Students from all departments and colleges in the University have enrolled in Adventure Literature courses, not just students from the College of the Liberal Arts. The experiential basis of the courses makes them attractive to those who are intimidated by the abstract nature of university-level courses in literature and culture. In Adventure Literature courses, ideas are grounded in the trips the students take and the activities they take part in.
No. They are introductory courses that are open to all students.
No. This program combines courses in English with outdoors experiences. The philosophy motivating the program holds that you can actually learn more (and more easily) by informing and enhancing a physical activity with the intellectual work of a humanities course.
No. The courses can only be taken together.
You can register for these courses online in the same way that you sign up for other Penn State courses. In the case of those programs that involve both English and GHW courses, you will be automatically signed up for the 1.5 credit course when you register for the English course. On the Fee and Registration page for each course you can find additional information about registering. You can also get registration help, if you need it, by contacting the English Department, the professor in charge (email@example.com), or the program manager (814-863-5144).
Yes. Although these courses were designed with undergraduate students in mind, graduate students have taken them and have profited a great deal from taking them. Check with your adviser to see if English 496 can be accepted in your program.
Adventure Literature courses usually enroll a maximum of 16 to 24 students per class, so the courses are really seminars with an emphasis on student engagement and participation and lots of personal attention from the instructors.
Yes. They are offered in conjunction with Penn State Outreach and Continuing Education, but they are sanctioned by the departments that offer them, and the instructors for the courses are approved by those academic departments. The program was created by and continues to be run by a professor in the English Department.
Yes. All courses numbered 181 satisfy both GH (General Humanities) and US (US Cultures) requirements. All Adventure Literature courses were designed with General Education requirements in mind, so in courses where the requirements are not automatically fulfilled, you may always petition for them to satisfy the requirement. English majors and minors can count the English course toward the required 200-level courses on the checklist, or they can opt to take the course as ENGL 496 so that it will count as a required 400-level course on the major or minor checklist.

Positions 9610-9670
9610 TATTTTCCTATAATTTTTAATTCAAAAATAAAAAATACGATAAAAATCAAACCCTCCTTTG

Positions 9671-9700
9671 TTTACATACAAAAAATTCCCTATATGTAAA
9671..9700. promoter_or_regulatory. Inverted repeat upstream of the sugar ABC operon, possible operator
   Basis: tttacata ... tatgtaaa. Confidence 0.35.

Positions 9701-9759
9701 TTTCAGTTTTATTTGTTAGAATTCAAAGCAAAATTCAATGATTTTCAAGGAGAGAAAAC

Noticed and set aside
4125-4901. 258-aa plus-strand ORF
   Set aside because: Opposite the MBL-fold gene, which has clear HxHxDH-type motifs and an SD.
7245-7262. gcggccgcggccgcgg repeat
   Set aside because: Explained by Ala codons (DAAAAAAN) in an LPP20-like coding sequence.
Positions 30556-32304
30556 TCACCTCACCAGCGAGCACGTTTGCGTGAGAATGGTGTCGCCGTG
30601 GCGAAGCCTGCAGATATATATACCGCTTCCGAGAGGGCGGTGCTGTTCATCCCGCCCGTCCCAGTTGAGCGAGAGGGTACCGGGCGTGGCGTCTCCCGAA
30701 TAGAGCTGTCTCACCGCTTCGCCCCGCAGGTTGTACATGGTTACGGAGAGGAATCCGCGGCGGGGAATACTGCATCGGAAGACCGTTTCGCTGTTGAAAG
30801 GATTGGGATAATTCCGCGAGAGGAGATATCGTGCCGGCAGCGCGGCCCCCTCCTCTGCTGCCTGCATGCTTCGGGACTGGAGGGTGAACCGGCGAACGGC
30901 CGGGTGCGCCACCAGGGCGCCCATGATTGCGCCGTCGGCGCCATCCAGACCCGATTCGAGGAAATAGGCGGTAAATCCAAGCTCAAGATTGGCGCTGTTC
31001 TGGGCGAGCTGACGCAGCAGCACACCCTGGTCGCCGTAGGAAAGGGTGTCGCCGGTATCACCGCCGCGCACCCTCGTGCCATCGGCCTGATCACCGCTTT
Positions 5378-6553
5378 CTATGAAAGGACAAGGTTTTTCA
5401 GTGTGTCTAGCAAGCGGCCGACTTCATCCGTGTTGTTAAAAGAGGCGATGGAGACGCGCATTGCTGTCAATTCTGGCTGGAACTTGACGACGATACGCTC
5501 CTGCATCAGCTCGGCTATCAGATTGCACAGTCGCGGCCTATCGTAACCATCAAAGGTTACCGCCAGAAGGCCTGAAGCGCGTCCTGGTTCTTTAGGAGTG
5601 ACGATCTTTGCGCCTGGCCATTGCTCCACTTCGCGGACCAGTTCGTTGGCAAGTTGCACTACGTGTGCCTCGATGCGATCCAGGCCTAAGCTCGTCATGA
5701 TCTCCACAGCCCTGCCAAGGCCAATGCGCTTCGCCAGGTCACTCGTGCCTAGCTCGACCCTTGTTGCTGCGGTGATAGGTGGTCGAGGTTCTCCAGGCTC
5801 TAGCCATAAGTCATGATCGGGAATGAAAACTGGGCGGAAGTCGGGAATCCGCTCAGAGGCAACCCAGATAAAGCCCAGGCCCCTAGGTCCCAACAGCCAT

The amount of reading depends on the course; generally, they have as much reading as most other literature courses, with the difference that all the reading assignments are selected to inform the experiential aspects of the courses.
No. You may need to buy some noncotton, technical clothing; sandals or water shoes; and/or hiking boots, depending on the course you sign up for, but all the outdoor gear for the trips — from tents and packs and stoves to climbing shoes and ropes to kayaks and paddles — is covered by your course fee.
This varies with each course, but, generally speaking, the fee covers the cost of all equipment, instruction or guiding by outfitters, and food for the extended trips. For example, the fee for the Wilderness Literature course covers the cost of travel, rental of all the gear needed for a weeklong backpacking trip (pack, sleeping bag, sleeping pad, tent, cooking gear, etc.), food for the backpacking trip, rock climbing gear and facility rental, and a two-day white-water rafting trip on the Youghiogheny River. In “The Beach,” “Sailing the Chesapeake Bay,” and “Exploring Cape Cod” courses the fee also covers some catered meals, entry fees for museums, and readings and interviews with authors and speakers who enhance our understanding of the material.
Yes. The program rents fifteen-passenger maxivans from the University’s Fleet Operations for transportation to the adventure sites, so you will have no expenses for airfare or gasoline and no wear and tear on your vehicle.
Does the food provided accommodate persons with dietary restrictions — for instance, vegetarians and those with food allergies?
Of course. For meals cooked in camp, you will always have a say in what you eat. In the case of catered meals, food will be provided to suit your needs.
No. All the activities in each course are taught at a beginner’s level. So, for example, if you have never kayaked, you will be taught basic strokes and skills needed to accomplish the activities in the course. If you have ever wanted to participate in any of these activities, the courses will serve as a great introduction. Once basic instruction is accomplished, you will have opportunities to try more advanced skills. For example, in “The Beach” course, students who wish may be given the opportunity to try surf kayaking. All skill levels are welcomed and accommodated.
The program does everything it can to keep the students safe. A Penn State professor will be with you on the outing(s). Other instructors have significant outdoor experience and first aid certification (in most cases, they are Wilderness First Responders or Wilderness EMTs). Moreover, the outfitters and other organizations we subcontract with offer similar qualifications and serve as a second layer of safety for the students.